After that long day, I returned to the laboratory to begin more work. I sat at a table splicing retina cells in an attempt to create artificial sight. Suddenly, I felt a cold breeze across my neck, as if a Snow Angel stood blowing her cold breath against my skin. I turned around to see if anything or anyone was there. Nothing. I turned around and began to work again. “Agn,” an echoing voice called to me, the voice of a man. I turned around again, my eyes widening so much I could feel my pupils constrict. “Privyet? Who is there?” I stood up to begin searching, but a shaded figured appeared in front of me. Covered in a dark, murky haze was a man. I attempted to punch him in the face, but his speed was uncanny. Before I knew it, he was on my right, clearly avoiding the punch completely. “Do not fear me, young Agn.” “How do you know my name?” “I’ve been watching you, dear Agn, for far too long. I thought it would be best now to reveal myself to you.” The man’s accent was of American origin, but who was he? I came back to a standing position, arms to my side in fists and stared at him with an expressionless gaze.

He dissipated the aura that surrounded him and there stood a man in a black duster and a trench coat. His eyes glowed, like empty holes that poured out black air. Everything about this man was black, other than his skin which was pale like that of a corpse. “Who are you,” I asked with ferocity in my tone. “My name is Colonel Sorrow, formerly Julian Rayne. You do not know me, but I know you. I worked with your father in Moscow.” “Moscow? I never saw you in training session with Russian soldiers for Radoslav.” “I know, BUT I was working with your father on other matters.” “What other matters?”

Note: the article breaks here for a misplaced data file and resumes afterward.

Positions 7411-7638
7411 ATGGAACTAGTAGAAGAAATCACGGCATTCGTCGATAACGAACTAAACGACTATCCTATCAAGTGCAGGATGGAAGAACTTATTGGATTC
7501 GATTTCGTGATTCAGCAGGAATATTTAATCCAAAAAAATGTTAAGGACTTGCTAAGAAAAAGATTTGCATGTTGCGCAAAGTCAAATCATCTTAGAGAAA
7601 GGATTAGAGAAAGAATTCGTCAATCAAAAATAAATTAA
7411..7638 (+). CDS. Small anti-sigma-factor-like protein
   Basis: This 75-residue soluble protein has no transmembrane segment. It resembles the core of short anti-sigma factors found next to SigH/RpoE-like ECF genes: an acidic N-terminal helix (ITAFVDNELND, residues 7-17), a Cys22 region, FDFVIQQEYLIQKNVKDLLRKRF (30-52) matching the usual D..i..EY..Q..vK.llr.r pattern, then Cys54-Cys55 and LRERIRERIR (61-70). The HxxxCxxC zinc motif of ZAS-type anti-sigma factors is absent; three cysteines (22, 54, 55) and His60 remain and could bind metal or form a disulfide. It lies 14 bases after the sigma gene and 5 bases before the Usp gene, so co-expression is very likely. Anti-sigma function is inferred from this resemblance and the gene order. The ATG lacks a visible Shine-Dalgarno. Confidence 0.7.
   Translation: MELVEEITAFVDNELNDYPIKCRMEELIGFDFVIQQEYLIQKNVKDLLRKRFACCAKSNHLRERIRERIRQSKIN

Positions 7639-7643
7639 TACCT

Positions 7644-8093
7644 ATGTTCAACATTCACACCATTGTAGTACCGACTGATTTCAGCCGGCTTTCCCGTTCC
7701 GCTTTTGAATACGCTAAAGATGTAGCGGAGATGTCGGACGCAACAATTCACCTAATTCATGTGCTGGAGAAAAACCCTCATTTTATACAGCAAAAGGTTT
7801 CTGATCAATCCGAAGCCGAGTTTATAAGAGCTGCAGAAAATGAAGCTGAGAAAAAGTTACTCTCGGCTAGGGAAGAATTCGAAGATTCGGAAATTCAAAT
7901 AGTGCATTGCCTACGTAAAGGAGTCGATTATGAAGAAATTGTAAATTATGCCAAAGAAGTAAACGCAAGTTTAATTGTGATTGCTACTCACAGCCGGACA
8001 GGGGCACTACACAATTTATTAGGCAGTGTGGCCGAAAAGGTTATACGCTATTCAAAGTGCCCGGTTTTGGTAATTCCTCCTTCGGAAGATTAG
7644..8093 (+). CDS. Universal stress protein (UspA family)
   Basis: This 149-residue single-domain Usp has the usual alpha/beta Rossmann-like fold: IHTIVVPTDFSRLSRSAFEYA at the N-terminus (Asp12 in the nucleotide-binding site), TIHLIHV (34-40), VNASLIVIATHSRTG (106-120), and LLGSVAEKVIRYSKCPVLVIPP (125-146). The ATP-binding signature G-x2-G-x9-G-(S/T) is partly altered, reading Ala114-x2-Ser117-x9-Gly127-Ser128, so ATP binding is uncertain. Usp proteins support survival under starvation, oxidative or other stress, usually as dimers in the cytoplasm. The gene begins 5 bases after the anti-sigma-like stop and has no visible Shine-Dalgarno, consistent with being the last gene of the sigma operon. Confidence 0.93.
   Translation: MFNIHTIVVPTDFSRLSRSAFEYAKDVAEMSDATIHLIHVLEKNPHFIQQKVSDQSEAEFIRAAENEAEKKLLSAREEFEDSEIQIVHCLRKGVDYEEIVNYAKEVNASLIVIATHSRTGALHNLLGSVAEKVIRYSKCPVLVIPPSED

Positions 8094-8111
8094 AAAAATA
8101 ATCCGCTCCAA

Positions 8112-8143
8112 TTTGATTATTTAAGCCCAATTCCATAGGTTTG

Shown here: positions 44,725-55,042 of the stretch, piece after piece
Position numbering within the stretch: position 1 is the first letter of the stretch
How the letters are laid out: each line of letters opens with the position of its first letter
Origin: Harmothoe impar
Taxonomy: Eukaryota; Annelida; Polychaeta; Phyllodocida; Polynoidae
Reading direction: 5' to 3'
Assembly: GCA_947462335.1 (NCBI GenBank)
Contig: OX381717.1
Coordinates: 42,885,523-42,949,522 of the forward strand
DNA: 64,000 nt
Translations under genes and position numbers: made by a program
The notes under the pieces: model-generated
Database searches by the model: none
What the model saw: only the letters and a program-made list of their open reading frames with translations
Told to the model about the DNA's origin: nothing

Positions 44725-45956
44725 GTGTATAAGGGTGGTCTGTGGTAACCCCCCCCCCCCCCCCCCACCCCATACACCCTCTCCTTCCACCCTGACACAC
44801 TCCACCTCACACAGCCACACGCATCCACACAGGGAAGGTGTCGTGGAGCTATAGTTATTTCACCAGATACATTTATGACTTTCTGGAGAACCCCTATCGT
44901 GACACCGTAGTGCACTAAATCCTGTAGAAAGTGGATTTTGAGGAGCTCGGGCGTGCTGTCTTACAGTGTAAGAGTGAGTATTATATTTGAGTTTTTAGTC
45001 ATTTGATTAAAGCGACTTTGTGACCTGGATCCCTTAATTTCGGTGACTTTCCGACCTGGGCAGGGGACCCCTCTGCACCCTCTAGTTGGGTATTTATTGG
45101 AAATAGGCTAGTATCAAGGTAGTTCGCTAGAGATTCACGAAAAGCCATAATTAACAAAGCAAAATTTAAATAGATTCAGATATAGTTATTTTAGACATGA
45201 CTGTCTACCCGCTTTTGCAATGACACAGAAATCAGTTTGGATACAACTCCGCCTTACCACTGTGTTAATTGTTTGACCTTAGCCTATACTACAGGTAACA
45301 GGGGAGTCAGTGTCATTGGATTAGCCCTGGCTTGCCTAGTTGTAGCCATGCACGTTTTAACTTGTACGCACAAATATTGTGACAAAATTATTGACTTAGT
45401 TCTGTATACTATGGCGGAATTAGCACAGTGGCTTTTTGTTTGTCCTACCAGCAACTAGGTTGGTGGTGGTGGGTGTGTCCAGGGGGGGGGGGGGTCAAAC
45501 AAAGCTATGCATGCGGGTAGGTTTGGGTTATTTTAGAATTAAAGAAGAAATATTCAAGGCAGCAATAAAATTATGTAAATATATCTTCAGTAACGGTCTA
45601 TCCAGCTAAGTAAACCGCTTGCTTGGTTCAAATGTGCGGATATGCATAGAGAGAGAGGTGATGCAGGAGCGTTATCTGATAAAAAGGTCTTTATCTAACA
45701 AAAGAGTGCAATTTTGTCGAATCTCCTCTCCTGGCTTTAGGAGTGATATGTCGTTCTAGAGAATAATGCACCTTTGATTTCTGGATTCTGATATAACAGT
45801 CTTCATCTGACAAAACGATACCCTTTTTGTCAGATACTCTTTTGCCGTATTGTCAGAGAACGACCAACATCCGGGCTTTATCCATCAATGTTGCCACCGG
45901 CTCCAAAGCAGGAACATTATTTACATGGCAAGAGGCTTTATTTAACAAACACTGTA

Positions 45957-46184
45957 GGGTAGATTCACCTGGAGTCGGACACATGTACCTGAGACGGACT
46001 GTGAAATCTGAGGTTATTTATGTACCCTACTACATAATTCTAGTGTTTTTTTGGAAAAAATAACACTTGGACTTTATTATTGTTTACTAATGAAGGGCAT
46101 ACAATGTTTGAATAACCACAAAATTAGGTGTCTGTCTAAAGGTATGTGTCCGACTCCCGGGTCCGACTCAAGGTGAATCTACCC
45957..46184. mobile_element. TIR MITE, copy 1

He smirked and walked over to the chair that I was sitting in for a seat. I had a feeling that he was of little threat, so I sat on the floor against a wall in front of him. “Your papa may have never told you, Agn, but his military importance was far greater than just training soldiers. He was in charge of CREATING Super soldiers.” “Super soldiers,” I replied with sheer surprise in my voice. “Aye, Super soldiers, for the Soviet Army. Several of the Heroes that spawned in Russia during the Cold War were his creations. He obviously had to keep this secret for fear of what would happen.”

Looking down and sighing I asked, “How do you fit into all of this?” “Well, Agn, my story is a long one. I will get to that in a moment. A substance known as Stalingrad Serum was used to create these soldiers. However, mutants were only used as the soldiers. The idea was not to create a soldier from a mere homosapien, but to make an already powerful being unstoppable. Various Super Heroes that exist today in Paragon or Mother Russia are projects of your father’s program. I’m afraid that was his downfall though.” “Downfall,” I asked with pain in my heart so much that I knew the man heard it from the look in his face. It was that of a guardian who hated to see those he watched in pain.